Murph’s breath was a steady comfort to my right. I had grown accustomed to it, the way he’d punctuate its rhythm with a well-practiced spit into an acrid pool of dark liquid that always seemed to be growing between us. He smiled up at me. “Want a rub, Bart?” I nodded. He passed me a can of care-package Kodiak, and I jammed it into the cup of my bottom lip, snubbing out my cigarette. The wet tobacco bit and made my eyes water. I spat into the pool between us. I was awake. Out of the gray early morning the city became whole. White flags hung in a few scattered windows in the buildings beyond the bodies in the field. They formed an odd crochet where the window’s dark recesses were framed by jagged glass. The windows themselves were set into whitewashed buildings that became ever brighter in the sun. A thin fog off the Tigris dissipated, revealing what hints of life remained, and in the soft breeze from the hills to the north the white rags of truce fluttered above those same green awnings.
Sterling tapped at the face of his watch. We knew the muezzin’s song would soon warble its eerie fabric of minor notes out from the minarets, calling the faithful to prayer. It was a sign and we knew what it meant, that hours had passed, that we had drawn nearer to our purpose, which was as vague and foreign as the indistinguishable dawns and dusks with which it came.
“On your toes, guys!” the LT called in a forceful whisper.
Murph sat up and calmly worked a small dot of lubricant into the action of his rifle. He chambered a round and rested the barrel against the low wall. He stared off into the gray angles where the streets and alleys opened onto the field to our front. I could see into his blue eyes, the whites spiderwebbed with red. They had fallen farther into his sockets during the past few months. There were times when I looked at him and could only see two small shadows, two empty holes. I let the bolt push a round into the chamber of my rifle and nodded at him. “Here we go again,” I said. He smiled from the corner of his mouth. “Same old shit again,” he answered.
We’d come to that building as the moon flagged to a sliver in the first hours of the battle. There were no lights on. We crashed our vehicle through a flimsy metal gate that had once been painted dark red but had since rusted over, so that it was hard to tell what part had been painted red and what part was rust. When the ramp dropped from our vehicle we rushed to the door. A few soldiers from first squad rushed to the back, and the rest of the platoon stacked up at the front. We kicked in both doors at the same time and ran in. The building was empty. As we went through each room, the lights affixed to the front of our rifles cut narrow cylinders through the dark interior, but they were not bright enough to see by. The lights showed the dust we’d kicked up. Chairs had been turned over in some of the rooms, and colorfully woven rugs hung over the windowsills where the glass had been shot out. There were no people. In some of the rooms we thought we saw people and we yelled out sharply for the people who were not there to get on the floor. We went through each room like that until we got to the roof. When we got to the roof, we looked out over the field. The field was flat and made of dust and the city was dark behind it.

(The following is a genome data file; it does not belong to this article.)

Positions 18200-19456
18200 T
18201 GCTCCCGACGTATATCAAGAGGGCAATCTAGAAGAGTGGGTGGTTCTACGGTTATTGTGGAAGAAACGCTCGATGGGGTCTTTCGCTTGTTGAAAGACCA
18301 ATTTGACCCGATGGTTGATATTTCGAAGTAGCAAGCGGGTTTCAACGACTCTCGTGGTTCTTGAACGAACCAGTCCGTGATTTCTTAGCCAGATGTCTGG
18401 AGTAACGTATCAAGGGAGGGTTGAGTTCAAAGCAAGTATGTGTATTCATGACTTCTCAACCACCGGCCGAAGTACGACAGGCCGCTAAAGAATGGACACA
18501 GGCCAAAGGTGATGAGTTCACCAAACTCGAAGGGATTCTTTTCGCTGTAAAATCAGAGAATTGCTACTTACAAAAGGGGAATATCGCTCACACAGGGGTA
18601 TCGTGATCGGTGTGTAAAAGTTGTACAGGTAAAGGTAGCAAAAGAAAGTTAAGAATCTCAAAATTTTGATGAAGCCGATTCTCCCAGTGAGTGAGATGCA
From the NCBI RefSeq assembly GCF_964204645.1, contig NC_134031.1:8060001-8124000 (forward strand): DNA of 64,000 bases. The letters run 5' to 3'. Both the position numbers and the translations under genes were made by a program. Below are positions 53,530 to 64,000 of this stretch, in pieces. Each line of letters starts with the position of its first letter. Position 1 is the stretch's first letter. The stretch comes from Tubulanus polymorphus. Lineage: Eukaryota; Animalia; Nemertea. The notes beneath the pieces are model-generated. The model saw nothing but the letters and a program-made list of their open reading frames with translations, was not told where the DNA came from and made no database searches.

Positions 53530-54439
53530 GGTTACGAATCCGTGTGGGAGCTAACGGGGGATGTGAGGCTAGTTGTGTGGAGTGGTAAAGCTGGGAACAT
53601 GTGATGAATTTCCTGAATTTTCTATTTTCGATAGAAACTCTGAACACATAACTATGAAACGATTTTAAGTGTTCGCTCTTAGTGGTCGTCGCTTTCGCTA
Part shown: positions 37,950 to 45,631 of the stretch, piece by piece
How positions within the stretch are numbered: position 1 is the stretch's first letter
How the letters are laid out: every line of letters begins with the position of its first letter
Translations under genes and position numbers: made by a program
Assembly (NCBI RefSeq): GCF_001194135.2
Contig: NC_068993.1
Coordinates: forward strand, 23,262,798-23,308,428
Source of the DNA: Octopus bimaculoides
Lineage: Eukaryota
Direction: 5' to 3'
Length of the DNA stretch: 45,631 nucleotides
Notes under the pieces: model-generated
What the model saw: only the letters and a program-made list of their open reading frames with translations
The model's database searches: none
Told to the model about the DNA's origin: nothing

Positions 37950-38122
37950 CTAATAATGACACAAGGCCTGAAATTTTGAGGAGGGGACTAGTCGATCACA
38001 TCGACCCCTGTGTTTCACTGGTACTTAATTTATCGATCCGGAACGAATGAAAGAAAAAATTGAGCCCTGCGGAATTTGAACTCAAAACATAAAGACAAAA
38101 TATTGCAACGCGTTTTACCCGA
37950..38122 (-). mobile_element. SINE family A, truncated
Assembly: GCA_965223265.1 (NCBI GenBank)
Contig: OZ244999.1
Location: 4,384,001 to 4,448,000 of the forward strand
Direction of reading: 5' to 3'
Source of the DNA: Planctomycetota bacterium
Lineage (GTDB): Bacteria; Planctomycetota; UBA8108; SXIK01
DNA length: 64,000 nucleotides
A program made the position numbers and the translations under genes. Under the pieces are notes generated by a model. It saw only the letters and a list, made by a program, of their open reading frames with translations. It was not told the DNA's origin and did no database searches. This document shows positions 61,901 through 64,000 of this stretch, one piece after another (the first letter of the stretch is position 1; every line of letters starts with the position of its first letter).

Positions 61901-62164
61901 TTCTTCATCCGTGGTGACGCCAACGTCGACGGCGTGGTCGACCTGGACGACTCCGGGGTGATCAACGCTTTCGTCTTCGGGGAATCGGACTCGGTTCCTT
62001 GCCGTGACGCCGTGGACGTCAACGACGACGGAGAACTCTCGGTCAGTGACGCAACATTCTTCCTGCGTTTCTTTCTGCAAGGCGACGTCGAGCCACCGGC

At daybreak on the first day our interpreter, Malik, came out onto the flat concrete roof and sat next to me where I leaned against the wall. It was not yet light, but it almost appeared to be because the sky was white the way the sky is when heavy with snow. We heard fighting across the city, but it had not reached us yet. Only the noise of rockets and machine guns and helicopters swooping down near vertical in the distance told us we were in a war.
“This is my old neighborhood,” he told me.
His English was exceptional. There was a glottal sound in his voice, but it was not harsh. I’d often asked him to help me with my sparse Arabic, trying to get my pronunciation of this or that word right. “Shukran.” “Afwan.” “Qumbula.” Thank you. You’re welcome. Bomb. He’d help, but he always ended our exchanges by saying, “My friend, I need to speak English. For the practice.” He’d been a student at the university before the war, studying literature. When the university closed, he came to us. He wore a hood over his face, worn khaki slacks and a faded dress shirt that appeared to be ironed freshly every day. He never took his mask off. The one time Murph and I had asked him about it, he took his index finger and traced the fringe of the hood that hung around his neck. “They’ll kill me for helping you. They’ll kill my whole family.”